The CAI Board of Trustees adopted a new public policy that supports the rights of community associations to regulate rules about pets and assistance animals.
The number of service animals has increased dramatically over the past decade, but community association pet policies are not enforceable if the animal is a service animal, as service animals are not pets. As a result, communities are spending money to clean and maintain common facilities that were never built or modified for animal use.
An emotional support animal is recognized as a “reasonable accommodation” for a person with a disability under the federal Fair Housing Act. CAI supports allowing an association to require documents to verify the need for an assistance animal, and impose penalties for fraudulent requests for service or emotional support animals. Currently, the association is not allowed to ask for proof of a disability to justify accommodating an assistance animal.
Community associations are obligated to make reasonable accommodations for people with disabilities. Unfortunately, some individuals take advantage of the system. There are frequent reports of people fraudulently claiming to require “emotional support” dogs, cats, or birds in planes, restaurants, apartments, or hotels. At the same time, qualitative research studies affirm the connection people have with emotional support animals (also known as care companions or therapy animals) and the many ways they contribute to managing mental health conditions.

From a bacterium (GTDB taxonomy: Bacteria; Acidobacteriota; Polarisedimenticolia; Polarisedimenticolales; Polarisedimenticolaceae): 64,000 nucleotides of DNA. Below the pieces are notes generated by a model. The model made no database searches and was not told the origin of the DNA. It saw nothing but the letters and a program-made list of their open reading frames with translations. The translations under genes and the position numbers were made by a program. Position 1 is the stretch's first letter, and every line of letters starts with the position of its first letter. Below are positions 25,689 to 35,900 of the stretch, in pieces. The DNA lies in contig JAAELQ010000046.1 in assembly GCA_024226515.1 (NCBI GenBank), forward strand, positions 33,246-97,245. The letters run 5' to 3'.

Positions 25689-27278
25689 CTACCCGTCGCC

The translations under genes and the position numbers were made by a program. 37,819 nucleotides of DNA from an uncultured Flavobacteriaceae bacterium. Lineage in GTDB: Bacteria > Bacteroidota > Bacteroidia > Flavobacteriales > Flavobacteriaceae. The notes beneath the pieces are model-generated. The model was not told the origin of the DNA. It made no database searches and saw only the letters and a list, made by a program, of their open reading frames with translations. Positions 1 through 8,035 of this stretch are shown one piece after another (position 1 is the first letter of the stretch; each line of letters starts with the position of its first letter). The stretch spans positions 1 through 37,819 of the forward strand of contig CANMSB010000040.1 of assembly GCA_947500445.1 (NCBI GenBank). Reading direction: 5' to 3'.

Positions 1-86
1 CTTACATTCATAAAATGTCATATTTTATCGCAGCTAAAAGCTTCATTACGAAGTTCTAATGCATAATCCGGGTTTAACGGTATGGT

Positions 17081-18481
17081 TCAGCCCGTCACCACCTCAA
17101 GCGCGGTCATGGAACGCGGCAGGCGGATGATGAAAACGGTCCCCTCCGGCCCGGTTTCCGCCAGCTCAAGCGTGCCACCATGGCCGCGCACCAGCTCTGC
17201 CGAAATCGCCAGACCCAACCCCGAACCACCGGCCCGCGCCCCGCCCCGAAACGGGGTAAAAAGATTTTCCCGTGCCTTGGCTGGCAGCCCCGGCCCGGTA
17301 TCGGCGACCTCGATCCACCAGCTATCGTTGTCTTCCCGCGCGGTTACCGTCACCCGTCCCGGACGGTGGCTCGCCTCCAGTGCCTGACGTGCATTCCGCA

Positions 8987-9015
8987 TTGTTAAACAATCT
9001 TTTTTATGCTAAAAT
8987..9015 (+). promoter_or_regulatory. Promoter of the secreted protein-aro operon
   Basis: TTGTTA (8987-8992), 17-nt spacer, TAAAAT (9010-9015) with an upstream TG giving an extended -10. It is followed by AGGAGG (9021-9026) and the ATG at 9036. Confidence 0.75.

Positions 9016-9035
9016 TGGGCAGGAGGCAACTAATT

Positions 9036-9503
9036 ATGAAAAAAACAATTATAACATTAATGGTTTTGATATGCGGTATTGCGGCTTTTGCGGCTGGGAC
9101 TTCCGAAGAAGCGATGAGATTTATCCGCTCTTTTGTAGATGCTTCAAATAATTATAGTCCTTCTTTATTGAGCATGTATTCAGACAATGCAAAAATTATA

Complicating the problem is that, according to Michigan State University’s Animal Legal and Historical Center, there are only two questions that HUD says a housing provider should ask when considering a request for an assistance animal as a reasonable accommodation:
- Does the person seeking to use and live with the animal have a disability—i.e., a physical or mental impairment that substantially limits one or more major life activities?
- Does the person making the request have a disability-related need for an assistance animal?
In other words, does the animal work, help perform tasks or services for the benefit of a person with a disability, or provide emotional support that alleviates one or more of the identified symptoms or effects of a person’s existing disability?
CAI’s new public policy is one of dozens of policies on important issues impacting the community association housing model. CAI also urges HUD to provide additional guidance for community association boards handling requests for emotional support animals.
Find additional information below:
- CAI’s Guide to Assistance Animals
- HUD’s 2013 guidance
- State laws regarding the misrepresentation of service animals
Source: Community Associations Institute